What is pre-exposure prophylaxis (PrEP)?

If you’re at risk of contracting human immunodeficiency virus (HIV), PrEP can help. Prophylaxis is a therapy that prevents disease. PrEP uses medications to lower the risk of HIV.

You may be at risk for HIV if you:

  • Have anal or vaginal sex with a person infected with HIV or doesn’t know their HIV status.
  • Share needles with someone who is HIV-positive or doesn’t know their HIV status.

What is human immunodeficiency virus (HIV)?

HIV is an infection caused by a virus that attacks your body’s immune system. People transmit the virus through:

  • Having unprotected sex with someone who has HIV.
  • Sharing needles contaminated with the virus.

Severe cases of HIV can lead to acquired immune deficiency syndrome (AIDS). This condition weakens your ability to fight infection and does not have a good outlook. This is why HIV prevention through PrEP is so important. PrEP could potentially save your life.

Who is PrEP for?

This treatment is for:

  • Adolescents and adults who don’t have HIV but may be at risk for it.
  • Women and people assigned female at birth (AFAB) at risk for HIV who are considering getting pregnant. PrEP may protect the baby from the virus during pregnancy and breastfeeding.

What happens before starting PrEP?

You'll need a prescription from a healthcare provider. Before writing the prescription, the healthcare provider will perform a physical exam and run a few tests. These tests rule out conditions that prevent you from being on PrEP, such as:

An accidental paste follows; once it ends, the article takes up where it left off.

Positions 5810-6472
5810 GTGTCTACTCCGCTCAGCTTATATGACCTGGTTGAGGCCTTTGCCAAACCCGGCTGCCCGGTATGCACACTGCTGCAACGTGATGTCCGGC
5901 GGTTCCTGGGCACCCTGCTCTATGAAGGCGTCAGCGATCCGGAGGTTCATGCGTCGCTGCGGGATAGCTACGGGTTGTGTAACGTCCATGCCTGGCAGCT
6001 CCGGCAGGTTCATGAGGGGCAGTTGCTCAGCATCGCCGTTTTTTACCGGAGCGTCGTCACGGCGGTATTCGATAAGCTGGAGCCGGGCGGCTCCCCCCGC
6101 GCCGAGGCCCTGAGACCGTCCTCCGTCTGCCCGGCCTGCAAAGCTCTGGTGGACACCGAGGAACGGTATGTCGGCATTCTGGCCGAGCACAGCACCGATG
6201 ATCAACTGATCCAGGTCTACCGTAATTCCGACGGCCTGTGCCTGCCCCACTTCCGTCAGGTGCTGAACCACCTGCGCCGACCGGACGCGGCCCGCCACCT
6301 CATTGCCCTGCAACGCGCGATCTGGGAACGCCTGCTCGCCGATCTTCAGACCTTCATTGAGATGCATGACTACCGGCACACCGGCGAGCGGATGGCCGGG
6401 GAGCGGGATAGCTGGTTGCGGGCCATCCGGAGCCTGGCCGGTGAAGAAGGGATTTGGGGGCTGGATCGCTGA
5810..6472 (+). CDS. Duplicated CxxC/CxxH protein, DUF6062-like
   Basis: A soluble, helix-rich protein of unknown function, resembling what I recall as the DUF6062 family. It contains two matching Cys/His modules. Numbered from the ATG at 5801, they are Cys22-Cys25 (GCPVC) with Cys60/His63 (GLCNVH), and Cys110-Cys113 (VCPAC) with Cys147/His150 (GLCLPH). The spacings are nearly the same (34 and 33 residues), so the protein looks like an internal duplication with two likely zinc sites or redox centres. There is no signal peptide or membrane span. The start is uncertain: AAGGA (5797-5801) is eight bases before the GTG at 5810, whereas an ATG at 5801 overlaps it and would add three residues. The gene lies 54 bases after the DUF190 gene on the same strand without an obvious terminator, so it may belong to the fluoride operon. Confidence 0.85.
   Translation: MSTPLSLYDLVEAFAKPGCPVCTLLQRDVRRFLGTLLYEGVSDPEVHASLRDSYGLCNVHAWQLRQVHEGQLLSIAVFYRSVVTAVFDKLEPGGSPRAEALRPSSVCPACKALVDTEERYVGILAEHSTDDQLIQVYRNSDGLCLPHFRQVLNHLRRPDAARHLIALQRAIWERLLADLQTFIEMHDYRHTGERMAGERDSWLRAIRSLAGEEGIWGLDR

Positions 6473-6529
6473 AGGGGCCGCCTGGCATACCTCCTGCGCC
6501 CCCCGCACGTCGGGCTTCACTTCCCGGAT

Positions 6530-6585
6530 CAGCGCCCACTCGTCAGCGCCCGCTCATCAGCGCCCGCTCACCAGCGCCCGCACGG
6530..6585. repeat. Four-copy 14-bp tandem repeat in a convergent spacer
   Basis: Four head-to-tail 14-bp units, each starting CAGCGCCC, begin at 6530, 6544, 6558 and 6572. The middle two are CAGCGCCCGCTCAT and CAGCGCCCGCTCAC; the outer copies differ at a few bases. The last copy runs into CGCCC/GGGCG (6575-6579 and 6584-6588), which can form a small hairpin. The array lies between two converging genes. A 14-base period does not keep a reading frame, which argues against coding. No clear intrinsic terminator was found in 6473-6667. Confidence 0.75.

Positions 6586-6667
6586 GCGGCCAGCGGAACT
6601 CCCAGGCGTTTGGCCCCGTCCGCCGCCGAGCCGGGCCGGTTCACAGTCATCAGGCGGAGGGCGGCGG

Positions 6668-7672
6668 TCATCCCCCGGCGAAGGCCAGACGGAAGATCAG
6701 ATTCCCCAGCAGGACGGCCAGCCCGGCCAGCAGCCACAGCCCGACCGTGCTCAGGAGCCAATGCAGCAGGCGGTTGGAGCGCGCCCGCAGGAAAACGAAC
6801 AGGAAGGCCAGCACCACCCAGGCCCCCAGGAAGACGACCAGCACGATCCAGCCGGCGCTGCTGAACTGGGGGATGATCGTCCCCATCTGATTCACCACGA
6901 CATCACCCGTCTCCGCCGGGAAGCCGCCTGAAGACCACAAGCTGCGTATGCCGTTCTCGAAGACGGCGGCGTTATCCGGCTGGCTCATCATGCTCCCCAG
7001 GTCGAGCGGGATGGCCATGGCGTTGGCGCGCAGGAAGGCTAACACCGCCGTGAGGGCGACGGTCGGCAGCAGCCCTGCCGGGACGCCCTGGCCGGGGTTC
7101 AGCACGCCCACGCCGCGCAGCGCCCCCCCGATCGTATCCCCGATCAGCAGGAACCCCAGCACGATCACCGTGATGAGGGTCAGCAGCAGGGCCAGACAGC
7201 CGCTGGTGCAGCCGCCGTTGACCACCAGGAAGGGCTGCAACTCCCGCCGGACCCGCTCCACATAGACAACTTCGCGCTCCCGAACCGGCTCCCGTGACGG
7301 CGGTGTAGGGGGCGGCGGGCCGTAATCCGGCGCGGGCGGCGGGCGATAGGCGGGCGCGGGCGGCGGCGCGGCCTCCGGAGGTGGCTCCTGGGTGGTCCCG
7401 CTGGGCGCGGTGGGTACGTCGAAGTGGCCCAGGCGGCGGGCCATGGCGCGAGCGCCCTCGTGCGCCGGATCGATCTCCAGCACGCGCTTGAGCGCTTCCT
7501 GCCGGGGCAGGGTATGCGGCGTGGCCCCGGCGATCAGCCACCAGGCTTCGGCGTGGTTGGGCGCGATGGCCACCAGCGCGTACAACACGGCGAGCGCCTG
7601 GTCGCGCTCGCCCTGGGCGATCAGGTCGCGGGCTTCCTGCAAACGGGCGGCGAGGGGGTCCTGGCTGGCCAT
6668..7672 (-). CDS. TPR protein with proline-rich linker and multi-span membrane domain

• AIDS.
  • HIV.
  • Severe kidney impairment.

The healthcare provider will also test you for other infections that can occur in people at risk for HIV, including:

What are the types of PrEP?

There are a few options, including:

  • Truvada®, daily PrEP in pill form you take by mouth. It includes two medications that block enzymes preventing the virus from spreading to other tissue. This option is for everyone, regardless of gender or sex assigned at birth.
  • Descovy®, also a daily pill that prevents the virus from reproducing. This option consists of a different set of medications. Descovy is approved only for people assigned male at birth (AMAB), including cisgender men, transgender women and nonbinary people who are AMAB.
  • Apretude®, long-acting injectable PrEP. Care starts with two injections, one month apart. You then receive Apretude injections every two months. This option is for everyone, regardless of gender or sex assigned at birth.

What are the side effects of PrEP?

Side effects depend on the type of PrEP you receive.

Daily oral PrEP

Common side effects include:

Rare but serious side effects may include:

  • Bone loss.
  • Kidney issues.
  • Lactic acidosis, buildup of lactic acid in your blood.
  • Liver problems.
  • Rash.

Injectable PrEP

Injectable PrEP has many of the same side effects as the daily oral versions. Additional side effects include skin irritations at the injection site, such as:

  • Hardened lump.
  • Loss of sensation.
  • Swelling.
  • Tenderness.
  • Warmth.

What are the benefits of PrEP?

Taking PrEP significantly lowers your risk of getting HIV, even if you’re exposed to the virus through unprotected sex or shared needles.

How effective is PrEP?

When taken as prescribed, PrEP reduces the risk of HIV by approximately:

  • 99% due to exposure from sexual activity.
  • 74% due to exposure from shared needles.

What are the risks of PrEP?

If PrEP doesn’t work, you could develop an HIV infection. Once you have the virus, it stays with you for life.